Which takes me to another favourite song, this one by the Rend Collective with the brilliant prayer of a chorus:

“You’re not finished with me yet
You’re not finished with me yet.
By your power I can change I can change
Cause you’re not finished with me yet.”


Beyond the Makeover ~ Part 2

BeyondtheMakeover   I have written and re-written this second reflection on Beyond the Makeover. I wanted to talk about selfie culture and how we help girls decide not to subject themselves – particularly their bodies, clothed & semi-clothed –  to the intense scrutiny of both “friends” and strangers on the internet.

But my mind kept bouncing back to something we heard right at the beginning of the day and I can’t shake the idea that our first duty to girls is to tell them the truth about sex.

Here’s a quote from Everyday Sexism (follow them on twitter) or buy the book.

I am 13 and I am so scared to have sex it makes me cry nearly every day. We had sex education in Year 6 and I felt fine about it, but now some of the boys at school keep sending us these videos of sex which are much worse than what we learned about and it looks so horrible and like it hurts, and at night I get really scared that one day I will have to do it.

This child believes that she has now seen “real sex” and that it’s bad for a woman. It’s something that will be done to her and it will hurt her.

But what if, from an even earlier age, the following was the main thing she believed about women and sex?

The husband should fulfil his marital duty to his wife…he does not have authority over his own body but yields it to his wife.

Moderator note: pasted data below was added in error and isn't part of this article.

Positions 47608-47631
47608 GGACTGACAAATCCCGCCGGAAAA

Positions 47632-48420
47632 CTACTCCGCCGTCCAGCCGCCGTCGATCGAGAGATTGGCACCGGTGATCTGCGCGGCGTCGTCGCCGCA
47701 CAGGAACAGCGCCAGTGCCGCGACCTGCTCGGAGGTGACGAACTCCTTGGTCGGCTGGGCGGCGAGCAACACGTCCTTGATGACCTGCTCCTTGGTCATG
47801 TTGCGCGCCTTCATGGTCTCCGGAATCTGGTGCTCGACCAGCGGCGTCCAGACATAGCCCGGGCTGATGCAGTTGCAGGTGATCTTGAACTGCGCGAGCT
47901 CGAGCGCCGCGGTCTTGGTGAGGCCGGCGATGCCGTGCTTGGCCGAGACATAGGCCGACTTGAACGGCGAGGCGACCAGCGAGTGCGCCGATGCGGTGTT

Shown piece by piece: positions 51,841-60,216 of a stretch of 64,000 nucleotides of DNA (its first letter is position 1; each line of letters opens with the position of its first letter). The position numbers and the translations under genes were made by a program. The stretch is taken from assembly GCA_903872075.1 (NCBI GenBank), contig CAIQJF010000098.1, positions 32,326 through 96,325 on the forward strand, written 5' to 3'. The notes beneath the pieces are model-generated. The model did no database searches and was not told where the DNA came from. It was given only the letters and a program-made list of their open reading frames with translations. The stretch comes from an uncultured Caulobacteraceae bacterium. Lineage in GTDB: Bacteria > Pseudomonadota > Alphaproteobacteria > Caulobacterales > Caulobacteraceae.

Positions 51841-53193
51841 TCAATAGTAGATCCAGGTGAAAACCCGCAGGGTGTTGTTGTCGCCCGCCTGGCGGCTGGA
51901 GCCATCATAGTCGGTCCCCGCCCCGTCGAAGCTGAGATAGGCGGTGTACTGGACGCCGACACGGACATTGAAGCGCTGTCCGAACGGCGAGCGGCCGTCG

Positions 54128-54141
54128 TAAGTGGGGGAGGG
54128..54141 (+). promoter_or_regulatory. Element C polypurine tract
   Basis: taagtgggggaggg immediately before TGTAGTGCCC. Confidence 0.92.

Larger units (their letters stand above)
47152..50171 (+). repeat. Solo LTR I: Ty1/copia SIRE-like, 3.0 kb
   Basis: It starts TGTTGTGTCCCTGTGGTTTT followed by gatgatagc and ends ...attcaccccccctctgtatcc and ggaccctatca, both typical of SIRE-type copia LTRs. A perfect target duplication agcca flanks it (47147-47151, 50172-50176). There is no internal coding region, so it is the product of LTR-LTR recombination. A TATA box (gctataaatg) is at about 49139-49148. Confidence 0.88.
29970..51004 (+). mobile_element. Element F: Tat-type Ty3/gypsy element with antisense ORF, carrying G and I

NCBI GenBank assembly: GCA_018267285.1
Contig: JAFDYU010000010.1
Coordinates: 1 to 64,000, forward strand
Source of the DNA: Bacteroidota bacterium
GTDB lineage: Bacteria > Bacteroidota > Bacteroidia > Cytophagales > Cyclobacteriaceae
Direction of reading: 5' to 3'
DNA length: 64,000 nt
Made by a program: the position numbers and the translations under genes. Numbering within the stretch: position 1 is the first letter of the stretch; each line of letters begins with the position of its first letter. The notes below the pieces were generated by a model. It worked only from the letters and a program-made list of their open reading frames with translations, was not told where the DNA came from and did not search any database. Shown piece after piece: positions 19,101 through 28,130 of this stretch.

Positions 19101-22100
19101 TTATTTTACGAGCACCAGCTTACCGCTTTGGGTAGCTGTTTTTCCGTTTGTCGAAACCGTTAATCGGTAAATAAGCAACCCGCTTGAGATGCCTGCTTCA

Yes, they are carefully chosen verses out of context, (the community of believers has a long history of doing that), and the main gist is that a husband shouldn’t refuse his wife if she wants sex. But it also implies the truth I want that 13 year old girl to know: she has the same rights as a man regarding sex.

Everything else we say about girls and sex and boys and porn needs to come  from the truth that healthy sex is about mutuality and mutuality is the  basis of all good committed relationships.

And uncommitted relationships? That’s another conversation worth having, but I wouldn’t hesitate to tell a young woman to hold herself and her body in the highest regard and to expect the same from any partner.

What starts as a feminist issue becomes a relationship/community/humanity issue.

And some more out of context quotes from the same letter – wise foundational principles to live by – in all relationships:

“I have the right to do anything,” you say—but not everything is beneficial.

…honour God with your bodies.

…knowledge puffs up while love builds up.

Be careful that the exercise of your rights does not become a stumbling block to the weak.


Beyond the Makeover – Part 1

Yesterday I attended a conference for youth workers working with teenage girls and thought I’d be there with my literacy hat on. Instead, I found myself listening and questioning and thinking simply as a woman – though one with various qualifying subtitles:  mum, educator, “woman of the village”. I think I even described myself as a “child of Germaine Greer”.

I came away with more questions than answers but two main streams of thought have stuck with me. The first is that sexualisation, sexuality, sexual behaviour, gender (in)equality and everyday sexism each exist on a continuum, and everyone has to choose where they place themselves on those lines that stretch from relatively harmless to outrageously harmful.